Authors: L. Menaa, A. Cherifi, K. Tigouirat, M. Choura

Abstract:

Analyse of locally manufactured Low Density Polyethylene (LDPE) durability, used within lining systems at bottom of Municipal Solid Waste (landfill), is done in the present work. For this end, short and middle time creep behavior under tension of the analyzed material is carried out. The locally manufactured material is tested and compared to the European one (LDPE-CE). Both materials was tested in 03 various mediums: ambient and two aggressive (salty water and foam water), using three specimens in each case. A testing campaign is carried out using an especially designed and achieved testing bench. Moreover, characterisation tests were carried out to evaluate the medium effect on the mechanical properties of the tested material (LDPE). Furthermore, experimental results have been used to establish a law regression which can be used to predict creep behaviour of the analyzed material. As a result, the analyzed LDPE material has showed a good stability in different ambient and aggressive mediums; as well, locally manufactured LDPE seems more flexible, compared with the European one. This makes it more useful to the desired application.

Keywords: Durability, Solid Waste, LDPE membrane, aggressive mediums

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3 Effect of Incorporating Silica Fume in Fly Ash Geopolymers

Authors: Suresh Thokchom, Somnath Ghosh, Debabrata Dutta

Abstract:

This paper presents results of an experimental study performed to investigate effect of incorporating silica fume on physico-mechanical properties and durability of resulting fly ash geopolymers. Geopolymer specimens were prepared by activating fly ash incorporated with additional silica fume in the range of 2.5% to 5%, with a mixture of sodium hydroxide and sodium silicate solution having Na2O content of 8%. For studying durability, 10% magnesium sulphate solution was used to immerse the specimens up to a period of 15 weeks during which visual observation, weight changes and strength changes were monitored regularly. Addition of silica fume lowers performance of geopolymer pastes. However, in mortars, addition of silica fume significantly enhanced physico-mechanical properties and durability.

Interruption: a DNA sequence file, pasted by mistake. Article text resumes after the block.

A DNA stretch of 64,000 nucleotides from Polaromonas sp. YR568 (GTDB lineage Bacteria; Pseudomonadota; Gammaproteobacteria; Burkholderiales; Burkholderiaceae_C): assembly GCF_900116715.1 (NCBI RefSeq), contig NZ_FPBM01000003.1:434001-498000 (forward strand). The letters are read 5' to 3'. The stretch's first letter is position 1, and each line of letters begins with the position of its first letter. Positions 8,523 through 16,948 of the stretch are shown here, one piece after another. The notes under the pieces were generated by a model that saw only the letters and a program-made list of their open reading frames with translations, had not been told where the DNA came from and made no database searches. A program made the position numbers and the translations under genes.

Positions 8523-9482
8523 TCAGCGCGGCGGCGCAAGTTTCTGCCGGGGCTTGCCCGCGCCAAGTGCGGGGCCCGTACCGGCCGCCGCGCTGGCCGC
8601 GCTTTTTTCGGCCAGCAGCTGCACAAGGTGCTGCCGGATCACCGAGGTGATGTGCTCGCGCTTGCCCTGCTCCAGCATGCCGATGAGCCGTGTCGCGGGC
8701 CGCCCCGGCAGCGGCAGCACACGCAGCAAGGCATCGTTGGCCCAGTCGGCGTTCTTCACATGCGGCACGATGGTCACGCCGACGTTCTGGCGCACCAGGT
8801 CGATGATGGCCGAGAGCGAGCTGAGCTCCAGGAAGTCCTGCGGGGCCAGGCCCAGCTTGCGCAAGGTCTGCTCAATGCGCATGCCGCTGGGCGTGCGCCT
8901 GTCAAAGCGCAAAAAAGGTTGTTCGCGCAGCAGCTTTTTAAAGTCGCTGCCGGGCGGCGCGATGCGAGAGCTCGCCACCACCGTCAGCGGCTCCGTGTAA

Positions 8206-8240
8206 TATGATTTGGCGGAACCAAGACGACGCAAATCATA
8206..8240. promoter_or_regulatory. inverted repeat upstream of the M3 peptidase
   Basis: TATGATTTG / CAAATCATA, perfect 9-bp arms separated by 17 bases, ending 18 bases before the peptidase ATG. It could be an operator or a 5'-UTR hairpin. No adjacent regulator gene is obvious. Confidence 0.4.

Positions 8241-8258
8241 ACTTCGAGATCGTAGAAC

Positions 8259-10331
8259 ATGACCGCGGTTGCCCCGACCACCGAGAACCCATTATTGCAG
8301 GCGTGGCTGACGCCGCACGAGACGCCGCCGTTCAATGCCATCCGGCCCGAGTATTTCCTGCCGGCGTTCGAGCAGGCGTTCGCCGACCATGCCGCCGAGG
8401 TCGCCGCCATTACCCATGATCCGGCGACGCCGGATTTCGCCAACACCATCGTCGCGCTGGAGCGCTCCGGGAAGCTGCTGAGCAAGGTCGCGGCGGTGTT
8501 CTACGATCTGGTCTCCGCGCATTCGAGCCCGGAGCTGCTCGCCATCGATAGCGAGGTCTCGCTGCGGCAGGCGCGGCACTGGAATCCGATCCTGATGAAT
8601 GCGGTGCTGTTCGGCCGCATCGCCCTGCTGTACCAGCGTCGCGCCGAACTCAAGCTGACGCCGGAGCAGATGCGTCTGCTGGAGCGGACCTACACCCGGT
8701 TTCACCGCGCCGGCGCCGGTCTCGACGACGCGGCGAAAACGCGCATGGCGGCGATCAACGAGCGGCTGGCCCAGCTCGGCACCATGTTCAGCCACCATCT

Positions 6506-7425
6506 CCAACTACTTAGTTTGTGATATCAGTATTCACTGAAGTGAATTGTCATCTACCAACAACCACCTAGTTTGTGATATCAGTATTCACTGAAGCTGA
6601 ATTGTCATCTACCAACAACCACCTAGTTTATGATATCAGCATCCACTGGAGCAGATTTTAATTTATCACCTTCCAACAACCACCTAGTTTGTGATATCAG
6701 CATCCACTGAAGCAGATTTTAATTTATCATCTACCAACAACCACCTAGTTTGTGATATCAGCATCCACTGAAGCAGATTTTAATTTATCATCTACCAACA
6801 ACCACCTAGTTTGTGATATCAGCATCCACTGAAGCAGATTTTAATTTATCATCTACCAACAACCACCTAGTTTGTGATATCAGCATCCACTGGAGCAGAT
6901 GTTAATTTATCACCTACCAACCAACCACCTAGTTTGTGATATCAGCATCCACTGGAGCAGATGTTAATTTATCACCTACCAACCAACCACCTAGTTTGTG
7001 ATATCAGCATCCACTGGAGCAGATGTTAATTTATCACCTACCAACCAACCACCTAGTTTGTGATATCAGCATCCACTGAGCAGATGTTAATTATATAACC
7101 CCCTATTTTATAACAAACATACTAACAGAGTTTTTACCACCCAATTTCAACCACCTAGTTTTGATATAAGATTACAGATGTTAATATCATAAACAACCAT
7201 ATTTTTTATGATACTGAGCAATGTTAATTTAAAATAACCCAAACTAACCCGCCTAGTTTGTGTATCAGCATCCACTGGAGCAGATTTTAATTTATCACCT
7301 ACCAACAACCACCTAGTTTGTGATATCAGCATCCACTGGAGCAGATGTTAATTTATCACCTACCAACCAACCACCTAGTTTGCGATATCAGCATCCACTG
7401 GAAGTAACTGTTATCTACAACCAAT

Keywords: Durability, fly ash, Geopolymer, silica fume, compressive strength, sorptivity, apparent porosity

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2 An Innovative Wireless Sensor Network Protocol Implementation using a Hybrid FPGA Technology

Authors: Tuan DANG, Danielle Reichel, Antoine Druilhe

Abstract:

Traditional development of wireless sensor network mote is generally based on SoC1 platform. Such method of development faces three main drawbacks: lack of flexibility in terms of development due to low resource and rigid architecture of SoC; low capability of evolution and portability versus performance if specific micro-controller architecture features are used; and the rapid obsolescence of micro-controller comparing to the long lifetime of power plants or any industrial installations. To overcome these drawbacks, we have explored a new approach of development of wireless sensor network mote using a hybrid FPGA technology. The application of such approach is illustrated through the implementation of an innovative wireless sensor network protocol called OCARI.

Keywords: Durability, Embedded system, Wireless Sensor Network, SoC, Flexibility, Hybrid FPGA, Mote, OCARI protocol

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1 Determining the Workability of the New Metallurgical Materials

Authors: Robert CEP, Josef Brychta, Adam Janasek, Ondrej Dupala

Abstract:

The aim of this paper is to experimentally discover the workability coefficient of the Inconel 718 material by using a slide turning machining. Two different types of cutting inserts, one made of carbide and the other one made of ceramic, are being used. The purpose is to compare measured results and recommend the appropriate materials and cutting parameters for a machining of the Inconel 718. Furthermore, the durability of inserts with the chosen wear criterion is being compared for different cutting speeds. Machinability of these materials is a crucial characteristic as it allows us to shorten the technological cycle time and increase the machining productivity. And this is of great importance from an economic point of view.

Keywords: Durability, workability, inconel 718, Turning Machining